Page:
The business of anti-racism…

EDWARD BERNAYS knows what makes you tick. And what ticks you off.

The father of modern public relations, Bernays “was one of the first to understand that symbols are powerful.” He cleverly shaped mass opinion, writes Jayme Simoes, because he knew “you can wash aside an old symbol with a new one if you are reaching a new generation.”

Alberta’s NDP government pulled a page from the Bernays’ playbook and launched an anti-racism campaign. But I think Bernays would be disappointed; the provincial government’s narrative echoes the current ‘economy of grievance’, and misses an extraordinary opportunity to take a negative and turn it into a positive (more on this in a moment). This is what Bernays brilliantly accomplished over and over again.


Everyone has a blind spot. And since I may not know if I’m a racist in need of remediation, I checked in with people of colour, trusting them to fill in the blanks.

I have a Muslim friend, who came to Calgary from Yemen to study and then stayed here. She has experienced racism. Brutal, in-your-face, “go back to where you came from” epithets, but only when she wore a hijab. Without the head covering, she found Alberta to be extremely welcoming; to the point of patronizing, complimenting her ‘break away’ from Yemen’s oppression. Racism exists in Alberta, she says. ”I think folks with turbans or a yarmulke and sidekicks would have similar experiences to a woman with hijab or a person of colour.”

My Sikh friend, a refugee from the days of Idi Amin’s terror in Uganda, has experienced racism twice in Alberta–once overtly–in her 46 years of being here. She lived in Fort McMurray during the early days of investment in the oil sands. The culprit is ignorance and stereotypes, she says. Affirmative action and diversity quotas won’t cut it. Meritocracy is a way forward; it’s a trajectory that’s rewarded her with success.

But what if you’re First Nations living in the oil patch?


Social media ‘friends’ have reported ugly incidents in our province, where young people of First Nations or Metis heritage, for instance, are regularly harassed by security guards while shopping; stereotyped as thieves and riff-raff. It’s a familiar story. And it’s one the NDP provincial government, by way of legislation, is determined to eliminate. But what if the narrative of government having to rescue the downtrodden & oppressed is actually contributing to the stereotype–making things worse–regardless of good intent?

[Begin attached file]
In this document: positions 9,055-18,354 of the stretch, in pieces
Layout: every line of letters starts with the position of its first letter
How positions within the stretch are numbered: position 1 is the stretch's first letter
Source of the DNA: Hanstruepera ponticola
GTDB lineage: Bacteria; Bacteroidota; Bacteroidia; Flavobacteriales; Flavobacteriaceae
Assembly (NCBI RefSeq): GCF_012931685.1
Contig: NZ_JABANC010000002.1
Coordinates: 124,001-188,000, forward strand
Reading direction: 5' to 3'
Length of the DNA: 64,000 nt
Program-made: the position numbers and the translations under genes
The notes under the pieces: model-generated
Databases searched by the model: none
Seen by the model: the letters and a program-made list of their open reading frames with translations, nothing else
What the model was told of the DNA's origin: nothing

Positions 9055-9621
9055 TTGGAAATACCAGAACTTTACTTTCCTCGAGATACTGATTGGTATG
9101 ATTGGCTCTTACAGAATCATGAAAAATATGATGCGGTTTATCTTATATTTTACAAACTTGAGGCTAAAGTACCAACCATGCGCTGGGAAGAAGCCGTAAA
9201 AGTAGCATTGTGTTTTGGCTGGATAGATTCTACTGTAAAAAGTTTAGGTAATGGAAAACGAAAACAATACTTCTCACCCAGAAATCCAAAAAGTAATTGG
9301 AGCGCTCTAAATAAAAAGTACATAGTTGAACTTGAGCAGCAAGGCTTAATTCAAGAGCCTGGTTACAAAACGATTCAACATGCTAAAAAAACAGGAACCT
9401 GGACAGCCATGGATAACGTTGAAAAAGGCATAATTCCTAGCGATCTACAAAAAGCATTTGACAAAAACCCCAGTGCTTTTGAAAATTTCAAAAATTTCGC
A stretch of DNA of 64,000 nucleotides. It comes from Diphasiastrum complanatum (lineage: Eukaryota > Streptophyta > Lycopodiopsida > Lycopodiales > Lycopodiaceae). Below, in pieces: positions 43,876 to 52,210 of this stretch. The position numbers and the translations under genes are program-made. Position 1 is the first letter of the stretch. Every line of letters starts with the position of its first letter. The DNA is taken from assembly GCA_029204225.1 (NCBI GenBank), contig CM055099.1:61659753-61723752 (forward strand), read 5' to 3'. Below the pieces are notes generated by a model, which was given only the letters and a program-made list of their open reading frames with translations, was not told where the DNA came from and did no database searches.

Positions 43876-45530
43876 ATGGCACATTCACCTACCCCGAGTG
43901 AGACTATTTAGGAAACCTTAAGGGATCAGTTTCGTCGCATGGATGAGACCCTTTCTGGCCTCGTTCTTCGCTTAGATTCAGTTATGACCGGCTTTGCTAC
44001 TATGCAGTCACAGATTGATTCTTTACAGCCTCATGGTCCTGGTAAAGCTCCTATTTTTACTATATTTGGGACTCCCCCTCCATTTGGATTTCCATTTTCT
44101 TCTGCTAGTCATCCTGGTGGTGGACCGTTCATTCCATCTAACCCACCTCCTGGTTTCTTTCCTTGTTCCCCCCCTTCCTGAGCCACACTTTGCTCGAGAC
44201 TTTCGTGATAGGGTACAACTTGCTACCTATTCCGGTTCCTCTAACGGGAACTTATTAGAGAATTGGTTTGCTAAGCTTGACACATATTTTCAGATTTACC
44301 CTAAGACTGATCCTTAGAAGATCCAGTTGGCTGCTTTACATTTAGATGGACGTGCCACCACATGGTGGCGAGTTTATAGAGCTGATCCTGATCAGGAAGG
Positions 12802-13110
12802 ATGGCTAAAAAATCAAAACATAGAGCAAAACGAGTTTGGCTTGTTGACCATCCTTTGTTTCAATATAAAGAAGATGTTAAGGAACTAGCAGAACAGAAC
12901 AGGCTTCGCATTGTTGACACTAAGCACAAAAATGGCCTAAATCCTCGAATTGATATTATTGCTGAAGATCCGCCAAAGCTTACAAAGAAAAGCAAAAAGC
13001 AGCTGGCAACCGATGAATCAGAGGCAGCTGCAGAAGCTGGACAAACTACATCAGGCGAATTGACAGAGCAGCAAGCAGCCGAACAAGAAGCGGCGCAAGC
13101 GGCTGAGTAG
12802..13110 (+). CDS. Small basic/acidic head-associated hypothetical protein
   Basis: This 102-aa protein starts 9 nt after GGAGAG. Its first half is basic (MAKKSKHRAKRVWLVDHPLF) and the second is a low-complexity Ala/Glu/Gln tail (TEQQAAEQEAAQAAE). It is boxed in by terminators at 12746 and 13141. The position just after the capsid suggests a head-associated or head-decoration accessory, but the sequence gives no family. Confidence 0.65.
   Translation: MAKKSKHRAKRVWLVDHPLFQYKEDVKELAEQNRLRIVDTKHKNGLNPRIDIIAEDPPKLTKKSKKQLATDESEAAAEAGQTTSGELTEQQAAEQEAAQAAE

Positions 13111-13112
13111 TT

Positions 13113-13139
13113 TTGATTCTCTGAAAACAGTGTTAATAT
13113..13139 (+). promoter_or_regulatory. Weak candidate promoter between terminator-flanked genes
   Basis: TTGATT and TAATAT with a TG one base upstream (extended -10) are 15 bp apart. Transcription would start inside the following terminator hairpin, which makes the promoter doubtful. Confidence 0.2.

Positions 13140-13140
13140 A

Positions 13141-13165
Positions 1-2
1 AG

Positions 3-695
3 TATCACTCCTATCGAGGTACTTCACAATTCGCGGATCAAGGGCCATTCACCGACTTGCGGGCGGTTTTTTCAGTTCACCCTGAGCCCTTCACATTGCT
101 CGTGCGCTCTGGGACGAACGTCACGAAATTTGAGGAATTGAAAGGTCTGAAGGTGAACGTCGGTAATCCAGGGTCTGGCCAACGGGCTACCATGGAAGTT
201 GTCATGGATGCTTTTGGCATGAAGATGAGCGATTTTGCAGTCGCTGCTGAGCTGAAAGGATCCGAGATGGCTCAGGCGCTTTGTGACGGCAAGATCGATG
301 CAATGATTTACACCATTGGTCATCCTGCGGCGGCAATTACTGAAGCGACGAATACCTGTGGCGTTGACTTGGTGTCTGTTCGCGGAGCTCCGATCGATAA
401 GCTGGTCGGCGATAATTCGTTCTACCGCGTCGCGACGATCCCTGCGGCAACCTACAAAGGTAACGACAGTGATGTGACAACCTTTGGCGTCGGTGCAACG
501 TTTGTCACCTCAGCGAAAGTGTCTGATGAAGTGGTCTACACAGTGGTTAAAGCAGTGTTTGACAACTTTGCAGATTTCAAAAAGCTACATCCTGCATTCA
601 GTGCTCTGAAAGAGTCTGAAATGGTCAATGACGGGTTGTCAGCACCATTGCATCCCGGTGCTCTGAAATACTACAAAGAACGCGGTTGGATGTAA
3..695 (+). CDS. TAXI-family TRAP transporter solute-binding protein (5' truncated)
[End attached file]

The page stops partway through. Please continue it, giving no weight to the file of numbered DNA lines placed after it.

Matt Vickers has a story to tell. One at odds with the government of Alberta’s narrative.

vickers_a1aVickers is a First Nations entrepreneur. He has an office in Red Deer. Vickers and his business partners have  a brilliant plan to build a twinned electric railway to move Alberta’s natural resources (including oil) to tidewater. Vickers has secured the investment guarantees, as well as ‘social licence’ along the entire right of way–a 27-billion dollar project!–yet can’t get Alberta’s provincial government on side. “It’s frustrating,” he says. “It shocks me why politicians aren’t all over this.”

Matt Vickers and his colleagues don’t fit the NDP government’s narrative. Matt Vickers doesn’t need to be saved. He wants to be heard. He wants to be taken seriously. He has a do-able plan to help get Alberta’s economy revived–to share prosperity and build partnerships. And the Alberta government isn’t on-board because it’s fixated on a story–a story that is no longer true.


Ontario did something remarkable.

The recently elected Progressive Conservative government created a new ministry–Energy, Mines, Northern Development and Indigenous Affairs–headed by Greg Rickford.  It’s long overdue recognition that First Nations are competent, legitimate voices, and are entitled to develop and enjoy the prosperity of northern Ontario’s Ring of Fire mineral deposits. It’s a welcome break from the stereotype. And if all goes well, Ontario’s fortunes, after a decade-and-a-half of fiscal mismanagement, will be heading north rather than south on the balance sheet.

Edward Bernays knew a thing or two about stereotypes. He was a master of getting people to do things without knowing they were being manipulated. He also knew how to distract people, and redirect attention from unpleasant truths. Making people get along in Alberta by government fiat is not the way forward. It doesn’t work.

It’s time everyone got down to business in our province.

Matt Vickers has a plan…

Donna Kennedy-Glans, Calgary, Alberta

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